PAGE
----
It has become a common theme when describing Kansas City Chiefs’ defensive coordinator Steve Spagnuolo: he doesn’t like to play rookies, so veterans will get the benefit of the doubt.
Noticeable examples have included rookie linebacker Nick Bolton, who had to sit behind veteran Anthony Hitchens until there was an injury last season. Or more recently, reserve defensive end Mike Danna starting over first-round pick George Karlaftis — or even linebacker Elijah Lee getting the nod as the starting SAM linebacker over rookie Leo Chenal.
While meeting with reporters before Monday’s practice at the Truman Sports Complex, Spagnuolo was asked about this tendency.
“I don’t know where that comes from,” he said bluntly.
While it’s easy to simplify it to the narrative it has become, Spagnuolo insisted it’s about which player truly earns the job through impressive practices and game tape.
“Here’s my thing with anybody and anything,” he said. “Take the rookie off of it. I believe you have to earn anything you get. Whether that’s rookies, whether that’s a new guy coming [in], whether it’s a new coach, you’ve got to earn [it]. That’s what this league is all about: you earn what you get.”
“You could earn it in a week because you dominated for a week — but [in] this business, you have to earn it. [In] any mentoring situation, things should be earned.”
The one rookie who has earned a starting role is first-round cornerback Trent McDuffie. In Saturday’s 24-14 victory over the Washington Commanders, he was joined by veterans L’Jarius Sneed and Rashad Fenton as the starters in Spagnuolo’s nickel defense — but Fenton’s injury in that game has thrown a wrench into that plan.
The coordinator said that Joshua Williams and Jaylen Watson will be the next men up.
“We’re going to have dings, bumps, and bruises along the way,” he said, “and guys are going to have to step up. We might have to move things around depending on how the injuries fall... Right now, Jaylen and Joshua would take the bulk of [Fenton’s] reps.”
When training camp began, Williams was Fenton’s initial replacement while the veteran was recovering from offseason shoulder surgery. Since then, Watson has made the case to be in that mix, getting some time with the starters in camp — and then impressing during preseason games.
One of the two will earn Fenton’s spot — but that doesn’t mean it’s going to be a smooth transition. Spagnuolo said that until you see them in real game action, it’s hard to know exactly what you have in a first-year player.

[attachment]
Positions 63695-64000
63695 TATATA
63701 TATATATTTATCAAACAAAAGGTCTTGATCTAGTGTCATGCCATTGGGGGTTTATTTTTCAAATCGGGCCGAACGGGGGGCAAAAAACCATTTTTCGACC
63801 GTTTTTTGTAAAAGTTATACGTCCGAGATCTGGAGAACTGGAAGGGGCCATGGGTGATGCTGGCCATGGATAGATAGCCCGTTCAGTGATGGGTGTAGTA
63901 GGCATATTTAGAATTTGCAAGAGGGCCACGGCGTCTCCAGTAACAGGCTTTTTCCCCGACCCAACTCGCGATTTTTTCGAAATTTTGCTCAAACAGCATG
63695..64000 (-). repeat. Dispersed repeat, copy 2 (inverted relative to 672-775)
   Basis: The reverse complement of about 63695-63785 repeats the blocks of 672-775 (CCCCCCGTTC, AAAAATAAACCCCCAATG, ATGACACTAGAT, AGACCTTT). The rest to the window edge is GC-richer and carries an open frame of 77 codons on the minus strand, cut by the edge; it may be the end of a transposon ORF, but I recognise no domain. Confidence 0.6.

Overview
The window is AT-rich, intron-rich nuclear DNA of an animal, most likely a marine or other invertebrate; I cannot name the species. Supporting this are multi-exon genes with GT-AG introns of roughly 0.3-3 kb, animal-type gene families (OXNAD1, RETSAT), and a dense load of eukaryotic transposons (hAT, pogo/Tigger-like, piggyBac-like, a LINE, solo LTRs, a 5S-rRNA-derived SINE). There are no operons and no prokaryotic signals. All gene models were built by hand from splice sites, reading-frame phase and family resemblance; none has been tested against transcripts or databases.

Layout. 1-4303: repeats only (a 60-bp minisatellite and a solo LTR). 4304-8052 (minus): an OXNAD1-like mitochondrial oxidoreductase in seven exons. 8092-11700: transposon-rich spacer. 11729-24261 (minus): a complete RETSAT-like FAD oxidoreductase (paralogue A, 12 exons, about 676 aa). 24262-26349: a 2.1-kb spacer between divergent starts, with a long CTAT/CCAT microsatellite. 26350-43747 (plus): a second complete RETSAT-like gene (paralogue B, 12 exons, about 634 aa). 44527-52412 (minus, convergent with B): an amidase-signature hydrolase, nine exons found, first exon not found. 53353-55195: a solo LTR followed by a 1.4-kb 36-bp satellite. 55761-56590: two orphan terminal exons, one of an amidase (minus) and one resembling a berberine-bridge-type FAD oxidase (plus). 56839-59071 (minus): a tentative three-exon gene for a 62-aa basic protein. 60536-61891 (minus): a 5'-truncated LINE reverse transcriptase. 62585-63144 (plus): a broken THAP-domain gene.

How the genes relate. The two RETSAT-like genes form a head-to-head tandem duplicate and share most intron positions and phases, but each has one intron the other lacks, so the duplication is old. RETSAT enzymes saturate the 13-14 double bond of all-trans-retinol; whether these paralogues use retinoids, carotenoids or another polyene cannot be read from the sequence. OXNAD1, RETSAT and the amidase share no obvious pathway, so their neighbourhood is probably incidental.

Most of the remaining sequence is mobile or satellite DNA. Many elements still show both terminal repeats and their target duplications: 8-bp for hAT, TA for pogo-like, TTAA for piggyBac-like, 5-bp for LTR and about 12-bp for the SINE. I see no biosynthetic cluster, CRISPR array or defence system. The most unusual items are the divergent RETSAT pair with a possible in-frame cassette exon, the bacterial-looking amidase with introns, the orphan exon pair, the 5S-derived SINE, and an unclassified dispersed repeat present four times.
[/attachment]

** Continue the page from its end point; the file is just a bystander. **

“We’re hopeful in certain areas [that] when we get a certain guy, we get a guy,” he noted, “But I’m always starting from ground zero, building from there and trying to get them from point A to point B. And some of those guys are getting there quicker than others, you know? But that part of it’s never going to stop. You’re more hopeful when you get new guys, in my opinion. In some regards, you never really know what you’re getting.”
The plethora of rookie defenders is certainly exciting for fans who are thinking about their long-term potential, but there might not be immediate results. In fact — regardless of experience — Spagnuolo’s defenses have tended to start seasons more slowly than they finish them.
And in 2022, there will be a lot of lessons to learn from the first stretch of regular-season games.
“You spend the first quarter of the season figuring out what you have, who you are, and what you’re going to do,” explained Spagnuolo. “You can’t figure it all out [when you’re] going through one type of offense — and this is a unique offense that we go through from OTAs to training camp. Then we see some different things along the way and you have some figuring out to do. We have some new guys that we’re not really sure where their strengths and weaknesses are, so we’re trying to figure it out.”
Week 1 is only a few weeks away, but that doesn’t mean the 53-man roster is set in stone. There are still some ongoing position battles — including the group of defensive tackles that have all shown something this preseason.
“That whole group in there is in a pretty good battle, all of those tackles in there,” observed Spagnuolo. “They’ve all shown signs of playing pretty good football... I’m big on block destruction, tearing off blocks, going back to all the basics with guys that are producing. I think all those guys have done a little bit of that.”
Khalen Saunders, Taylor Stallworth and Danny Shelton are all part of that competition. All of them have made their cases to earn a spot on the team when the calendar turns to September.
That’s all their coordinator wants: for players to earn their roles. With all the turnover on this year’s unit, there are many opportunities for individuals to earn their way to playing time — whether they are a veteran or a first-year player.